There is a crack in everything
That’s how the light gets in.
Ralph Maud on obscurity… (“Recurrences” chapter in What Does Not Change: The Significance of Charles Olson’s “The Kingfishers”)
Obscurities do not push one away from a poem; they are places where one is motivated to keep reentering the poem, bringing subsequent reading and experience to bear.
Readers are like philosophers, where there is no obscurity they will find one — a place to let the light shine through. I take as my example a reading from e.e. cummings “O sweet spontaneous” published in Tulips & Chimneys (1923) where the poet asks “O sweet spontaneous / earth how often have / the / doting / fingers of”
prurient philosophers pinched
which when it first appeared in Dial (1920) read
prurient philosophies pinched
So the uncovering reader (who reads the notes on the Representative Poetry Online edition) finds the abstract “philosophies” replaced with the easier to personify “philosophers” and the reader further thinks about the etymology of “prurient” from the Latin “itch” — and wonders just what these lascivious doting philosophers are set to scratch and notices that the line breaks and enjambement make hover an epithet over the philosophers, for a moment it is they who are “pinched and poked”. And so the reader circles back to “doting”: a sign of foolishness or fondness?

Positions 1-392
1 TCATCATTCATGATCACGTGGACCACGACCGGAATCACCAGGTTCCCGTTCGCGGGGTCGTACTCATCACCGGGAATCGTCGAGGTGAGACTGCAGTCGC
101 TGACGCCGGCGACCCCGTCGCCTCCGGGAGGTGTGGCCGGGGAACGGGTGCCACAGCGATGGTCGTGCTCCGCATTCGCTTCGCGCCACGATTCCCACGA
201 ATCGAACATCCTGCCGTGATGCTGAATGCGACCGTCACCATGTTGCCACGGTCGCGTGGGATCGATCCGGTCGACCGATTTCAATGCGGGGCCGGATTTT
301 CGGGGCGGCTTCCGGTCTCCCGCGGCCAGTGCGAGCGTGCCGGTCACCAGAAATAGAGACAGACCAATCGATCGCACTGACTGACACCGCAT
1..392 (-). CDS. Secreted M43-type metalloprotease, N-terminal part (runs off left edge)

The surface yields. And in a moment of identification the reader/philospher grasps the alliteration (prurient philosophers pinched) as a place of “reentering the poem, bringing subsequent reading and experience to bear.” One to tag for memory. Not unlike …
Judith Beveridge in the voice of Siddharttha
Brahmins — even among
the cuticles of the dead there is wisdom.
And I’ll find it — no matter
who says truth can’t be scratched open.
“The Vow” in the “Between the Palace and the Bodhi Tree” section of Wolf Notes.
And so for day 1254